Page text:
ALICE's emblematic red magnet welcomed its first detector on 23 September, when the array of seven Cherenkov detectors, named HMPID, was successfully installed. ALICE team members standing in front of the completed HMPID detector.The red magnet, viewed from its front opening. The HMPID unit, seen from the back (top right corner of photo) is placed on a frame and lifted onto a platform during the installation. After the installation of the ACORDE scintillator array and the muon trigger and tracking chambers, the ALICE collaboration fitted the first detector inside the solenoid. The HMPID, for High Momentum Particle Identification, was installed at the 2 o'clock position in the central and most external region of the space frame, just below the solenoid yoke. It will be used to extend the hadron identification capability of the ALICE experiment up to 5 GeV/c, thus complementing the reach of the other particle identification systems (ITS, TPC and TOF). The HMPID is a Ring Imaging Cherenkov (RICH) detector in a...

  20. ALICE Detector Status and Commissioning

    OpenAIRE

    Gustafsson, Hans-Ake

    2007-01-01

    The Large Hadron Collider (LHC) will start operation in the end of 2007 colliding proton and lead beams at \\surd S = 14 TeV and \\surd S_{NN} = 5.5 TeV, respectively. The accelerator and the experiments are under construction and detailed studies of the physics program are being prepared. I will in this paper review the current status of the ALICE experiment and the heavy ion physics aspects that are unique at LHC.

  1. Pixel readout chips in deep submicron CMOS for ALICE and LHCb tolerant to 10 mrad and beyond

    CERN Document Server

    Snoeys, W; Campbell, M; Cantatore, E; Cencelli, V; Dinapoli, R; Heijne, Erik H M; Jarron, Pierre; Lamanna, P; Minervini, D; Morel, M; O'Shea, V; Quiquempoix, V; San Segundo-Bello, D; Van Koningsveld, B; Wyllie, Ken H

    2001-01-01

    The ALICE1LHCB chip is a mixed-mode integrated circuit designed to read out silicon pixel detectors for two different applications: particle tracking in the ALICE Silicon Pixel Detector and particle identification in the LHCb Ring Imaging Cherenkov detector. To satisfy the different needs for these two experiments, the chip can be operated in two different modes. In tracking mode all the 50 mu m *425 mu m pixel cells in the 256*32 array are read out individually, whilst in particle identification mode they are combined in groups of 8 to form a 32*32 array of 300 mu m x 425 mu m cells. Radiation tolerance was enhanced through special circuit layout. Sensitivity to coupling of digital signals into the analog front end was minimized. System issues such as testability and uniformity further constrained the design. The circuit is currently being manufactured in a commercial 0.25 mu m CMOS technology. (28 refs).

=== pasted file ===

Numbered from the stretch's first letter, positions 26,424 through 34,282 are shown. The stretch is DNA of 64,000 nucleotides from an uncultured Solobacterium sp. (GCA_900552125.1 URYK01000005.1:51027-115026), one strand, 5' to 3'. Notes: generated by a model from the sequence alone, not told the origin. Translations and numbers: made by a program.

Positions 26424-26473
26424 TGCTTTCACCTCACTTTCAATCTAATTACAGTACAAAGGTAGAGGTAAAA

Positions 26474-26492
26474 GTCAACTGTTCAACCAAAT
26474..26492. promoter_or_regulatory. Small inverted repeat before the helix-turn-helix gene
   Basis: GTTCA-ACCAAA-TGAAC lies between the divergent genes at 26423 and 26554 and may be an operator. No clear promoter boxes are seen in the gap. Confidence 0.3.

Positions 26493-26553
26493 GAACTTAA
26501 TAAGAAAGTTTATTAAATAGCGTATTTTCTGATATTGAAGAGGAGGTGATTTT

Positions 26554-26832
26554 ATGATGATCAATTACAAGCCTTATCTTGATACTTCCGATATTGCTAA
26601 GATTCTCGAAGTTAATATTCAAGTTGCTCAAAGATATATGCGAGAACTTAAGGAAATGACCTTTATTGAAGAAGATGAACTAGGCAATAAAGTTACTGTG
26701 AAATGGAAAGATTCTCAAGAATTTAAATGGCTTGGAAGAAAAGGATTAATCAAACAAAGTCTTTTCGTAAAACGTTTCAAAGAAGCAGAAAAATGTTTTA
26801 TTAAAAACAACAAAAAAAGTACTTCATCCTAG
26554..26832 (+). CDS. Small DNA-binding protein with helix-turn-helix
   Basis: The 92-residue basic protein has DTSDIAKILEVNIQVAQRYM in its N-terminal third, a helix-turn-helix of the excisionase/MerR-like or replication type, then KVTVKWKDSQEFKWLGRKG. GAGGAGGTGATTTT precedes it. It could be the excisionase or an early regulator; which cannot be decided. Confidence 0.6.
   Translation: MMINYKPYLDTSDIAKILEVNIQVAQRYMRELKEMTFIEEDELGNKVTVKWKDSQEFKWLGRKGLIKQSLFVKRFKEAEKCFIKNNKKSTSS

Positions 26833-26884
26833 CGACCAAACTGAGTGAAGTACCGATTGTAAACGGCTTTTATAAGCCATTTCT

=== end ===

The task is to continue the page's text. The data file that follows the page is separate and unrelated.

2. Characteristics of the ALICE Silicon Drift Detector

    International Nuclear Information System (INIS)

    A Silicon Drift Detector (SDD) with an active area of 7.0x7.5 cm2 has been designed, produced and tested for the ALICE Inner Tracking System. The development of the SDD has been focused on the capability of the detector to work without an external support to the integrated high-voltage divider. Several features have been implemented in the design in order to increase the robustness and the long-term electrical stability of the detector. One of the prototypes has been tested in a pion beam at the CERN SPS. Preliminary results on the position resolution are given

  3. More Than ALICE: Development of an augmented reality mobile application for the ALICE detector

    CERN Document Server

    Ouellette, Jeff

    2016-01-01

    More Than ALICE is a mobile application for iOS and Android built in the Unity Engine. This project concerns the development of the second edition of the application, which is meant to completely succeed the original version built in 2014. The purpose of the application is to describe the various components of the ALICE detector and to overlay live collisions to increase public awareness for the research goals of the ALICE collaboration. The application provides an augmented reality (AR) interface via the Vuforia SDK to track images of the ALICE detector or components of the paper model of ALICE that can be purchased at the ALICE secretariat office. For those without access to either images of the detector or the detector model, the app provides a virtual detector model (VR) that contains the same functionality as the augmented reality.

  4. Silicon pad detectors for ALICE forward calorimeter